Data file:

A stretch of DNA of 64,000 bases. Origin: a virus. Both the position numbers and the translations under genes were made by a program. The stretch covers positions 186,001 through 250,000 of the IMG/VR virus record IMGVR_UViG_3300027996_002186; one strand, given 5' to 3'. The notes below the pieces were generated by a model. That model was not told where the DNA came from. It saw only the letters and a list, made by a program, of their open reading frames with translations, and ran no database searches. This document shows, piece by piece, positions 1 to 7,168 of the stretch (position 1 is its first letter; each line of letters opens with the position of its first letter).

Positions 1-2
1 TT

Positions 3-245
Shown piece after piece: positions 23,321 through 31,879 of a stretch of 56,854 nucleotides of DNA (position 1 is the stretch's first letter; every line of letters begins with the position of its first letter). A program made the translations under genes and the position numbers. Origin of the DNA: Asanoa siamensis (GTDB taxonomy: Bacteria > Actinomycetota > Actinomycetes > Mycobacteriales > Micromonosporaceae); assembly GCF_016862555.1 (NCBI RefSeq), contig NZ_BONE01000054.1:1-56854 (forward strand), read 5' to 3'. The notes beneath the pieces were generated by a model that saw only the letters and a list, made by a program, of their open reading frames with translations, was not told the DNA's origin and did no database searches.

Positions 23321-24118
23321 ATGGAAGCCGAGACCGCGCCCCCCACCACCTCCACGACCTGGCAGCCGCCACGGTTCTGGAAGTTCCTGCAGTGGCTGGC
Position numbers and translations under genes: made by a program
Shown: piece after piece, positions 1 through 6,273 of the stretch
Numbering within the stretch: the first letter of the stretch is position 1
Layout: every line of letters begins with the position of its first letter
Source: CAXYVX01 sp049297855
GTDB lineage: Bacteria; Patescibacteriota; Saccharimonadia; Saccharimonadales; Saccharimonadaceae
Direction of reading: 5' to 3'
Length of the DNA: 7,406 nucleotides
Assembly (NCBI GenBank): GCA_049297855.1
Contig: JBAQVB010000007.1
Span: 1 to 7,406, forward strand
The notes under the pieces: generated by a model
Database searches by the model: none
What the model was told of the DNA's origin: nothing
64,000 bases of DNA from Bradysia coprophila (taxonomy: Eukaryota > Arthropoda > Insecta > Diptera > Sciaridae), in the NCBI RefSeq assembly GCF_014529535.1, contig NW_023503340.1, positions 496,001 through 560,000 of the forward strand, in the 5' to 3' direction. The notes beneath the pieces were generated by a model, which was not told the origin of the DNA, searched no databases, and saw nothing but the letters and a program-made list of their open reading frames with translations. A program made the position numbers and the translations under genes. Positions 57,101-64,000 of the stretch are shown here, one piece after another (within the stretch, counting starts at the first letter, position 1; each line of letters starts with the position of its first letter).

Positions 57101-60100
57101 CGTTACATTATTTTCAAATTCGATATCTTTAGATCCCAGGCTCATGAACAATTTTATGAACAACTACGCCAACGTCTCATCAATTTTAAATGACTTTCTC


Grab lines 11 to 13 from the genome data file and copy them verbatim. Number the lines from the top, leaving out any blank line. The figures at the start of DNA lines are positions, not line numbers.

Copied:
Layout: every line of letters begins with the position of its first letter
Source: CAXYVX01 sp049297855
GTDB lineage: Bacteria; Patescibacteriota; Saccharimonadia; Saccharimonadales; Saccharimonadaceae